# 13.7.5 Exercise: The Lead-Time-Stretching Factor and Probable Scheduling

### Intended learning outcomes: Explain and practice the use of the lead-time-stretching factor as well as probable scheduling.

The following exercise will allow you to practice the use of the lead-time-stretching factor as well as probable scheduling. It uses the same network example as in Figure 13.7.4.1.

Solve the two probable scheduling problems shown in Figure 13.7.5.1. Hint: First, calculate a new lead-time-stretching factor using the formula in the lower part of Figure 13.3.6.3, based on an appropriate solution of one of the four problems in the previous exercise (13.7.4) as an initial solution.

Fig. 13.7.5.1       Two probable scheduling problems.

Some common problems in the calculation process that can lead to errors are

• Not understanding the goal and principles of probable scheduling
• Not understanding the formula for recalculation of the lead-time-stretching factor in probable scheduling
• Not choosing the most appropriate last calculation as initial solution for recalculation of the

Solutions:
(Again, ESD stands for earliest start date, ECD for earliest completion date, LSD for latest start date, LCD for latest completion date, STREFAC for lead-time-stretching factor.)

a.    Use problem (c) in the previous exercise (13.7.4) as an initial solution.
STREFAC(new) = (6 – 4) / (7 – 4) * 0.5 = 2/3 * 0.5 = 1/3.   =>
ESD(op10) = 1, ECD(op10) = 1.5; ESD(op20) = 2.5, ECD(op20) = 3; ESD(op30) = 1, ECD(op30) = 1.5; ESD(op40) = 4.7, ECD(op40) =5.7; ESD(order) = 0, ECD(order) = 6.
Note that the upper path is critical. The lead-time margin of the lower path is 2/3 = 0.667.

b.    Use problem (a) in the previous exercise (13.7.4) as an initial solution.
STREFAC(new) = (16 – 4) / (12 – 4) * 1 = 12/8 * 1 = 1.5.   =>
ESD(op10) = 4.5, ECD(op10) =5; ESD(op20) = 9.5, ECD(op20) = 10; ESD(op30) = 4.5, ECD(op30) =5; ESD(op40)=14.5, ECD(op40)=15.5; ESD(order) = 0, ECD(order) = 17 (!).
Note that the lower path is critical. The lead-time margin of the upper path is 4.
Because the desired ECD(order) of 16 has not been met (can you say why this is the case?), an additional iteration is necessary: recalculation with
STREFAC(new) = (16 – 4) / (17 – 4) * 1.5 = 12/13 * 1.5 ≈ 1.4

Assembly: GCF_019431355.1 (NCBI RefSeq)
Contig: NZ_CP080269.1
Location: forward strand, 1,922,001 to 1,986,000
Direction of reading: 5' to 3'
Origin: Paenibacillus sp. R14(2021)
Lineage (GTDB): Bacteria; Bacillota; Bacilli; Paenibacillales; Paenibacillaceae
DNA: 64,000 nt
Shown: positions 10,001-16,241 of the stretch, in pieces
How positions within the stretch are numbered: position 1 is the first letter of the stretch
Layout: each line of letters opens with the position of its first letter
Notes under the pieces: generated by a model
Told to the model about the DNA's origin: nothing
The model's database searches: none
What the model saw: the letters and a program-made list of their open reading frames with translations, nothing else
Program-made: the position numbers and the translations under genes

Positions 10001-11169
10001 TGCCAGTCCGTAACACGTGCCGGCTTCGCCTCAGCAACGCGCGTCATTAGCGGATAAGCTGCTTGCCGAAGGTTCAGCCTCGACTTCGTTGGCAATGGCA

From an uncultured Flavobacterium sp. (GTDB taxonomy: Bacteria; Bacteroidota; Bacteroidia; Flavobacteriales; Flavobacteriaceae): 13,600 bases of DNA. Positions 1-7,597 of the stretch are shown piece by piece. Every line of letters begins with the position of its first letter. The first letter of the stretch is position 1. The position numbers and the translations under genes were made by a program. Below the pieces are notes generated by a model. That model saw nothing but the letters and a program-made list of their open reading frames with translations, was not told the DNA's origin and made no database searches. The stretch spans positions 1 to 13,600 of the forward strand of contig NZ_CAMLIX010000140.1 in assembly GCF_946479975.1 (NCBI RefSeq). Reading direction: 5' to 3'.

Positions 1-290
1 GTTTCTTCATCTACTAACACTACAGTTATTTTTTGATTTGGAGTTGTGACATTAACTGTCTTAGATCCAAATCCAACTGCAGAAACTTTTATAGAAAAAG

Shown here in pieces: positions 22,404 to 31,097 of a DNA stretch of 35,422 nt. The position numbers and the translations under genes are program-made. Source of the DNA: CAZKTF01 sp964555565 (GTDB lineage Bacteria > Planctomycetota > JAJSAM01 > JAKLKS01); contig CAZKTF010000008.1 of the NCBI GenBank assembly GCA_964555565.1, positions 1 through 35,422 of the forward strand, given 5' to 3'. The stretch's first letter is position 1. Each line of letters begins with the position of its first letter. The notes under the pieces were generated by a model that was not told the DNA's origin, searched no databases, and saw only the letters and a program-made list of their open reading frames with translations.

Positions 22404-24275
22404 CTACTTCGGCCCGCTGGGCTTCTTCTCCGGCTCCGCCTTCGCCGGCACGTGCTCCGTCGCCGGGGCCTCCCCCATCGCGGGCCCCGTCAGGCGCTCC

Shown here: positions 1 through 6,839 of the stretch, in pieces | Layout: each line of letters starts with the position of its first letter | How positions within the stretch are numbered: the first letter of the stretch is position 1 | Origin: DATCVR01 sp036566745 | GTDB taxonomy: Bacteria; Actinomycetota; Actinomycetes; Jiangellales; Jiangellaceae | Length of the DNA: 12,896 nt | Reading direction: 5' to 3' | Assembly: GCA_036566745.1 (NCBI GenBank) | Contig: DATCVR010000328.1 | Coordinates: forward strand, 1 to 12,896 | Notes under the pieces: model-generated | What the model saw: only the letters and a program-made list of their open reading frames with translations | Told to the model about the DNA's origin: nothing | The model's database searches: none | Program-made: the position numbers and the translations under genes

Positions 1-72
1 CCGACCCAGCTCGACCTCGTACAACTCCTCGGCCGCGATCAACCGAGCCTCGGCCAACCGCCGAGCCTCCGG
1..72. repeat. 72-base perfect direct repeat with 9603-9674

will yield the desired solution.

## Course section 13.7: Subsections and their intended learning outcomes

• ##### 13.7 Scenarios and Exercises

Intended learning outcomes: Assess queues as an effect of random load fluctuations. Calculate examples for network planning, backward scheduling, forward scheduling, the lead-time stretching factor, and probable scheduling.

• ##### 13.7.1 Exercise: Queues as an Effect of Random Load Fluctuations (1)

Intended learning outcomes: Answer a number of questions using the relevant formulas in queuing theory.

• ##### 13.7.2 Scenario: Queues as an Effect of Random Load Fluctuations (2)

Intended learning outcomes: Experience average wait time as a function of capacity utilization in a job shop environment with random arrivals, execution of operations in order of arrival as well as operation times subject to a determinate distribution with mean and coefficient of variation.

• ##### 13.7.3 Exercise: Network Planning

Intended learning outcomes: Calculate a scheduled network with incomplete data for six operations and a start operation (administration time. Determine the critical path.

• ##### 13.7.4 Exercise: Backward Scheduling and Forward Scheduling

Intended learning outcomes: Explain and solve the forward and backward scheduling problems that is calculation of start and completion dates for the order and each operation, as well as the critical path and lead-time margin.

• ##### 13.7.5 Exercise: The Lead-Time-Stretching Factor and Probable Scheduling

Intended learning outcomes: Explain and practice the use of the lead-time-stretching factor as well as probable scheduling.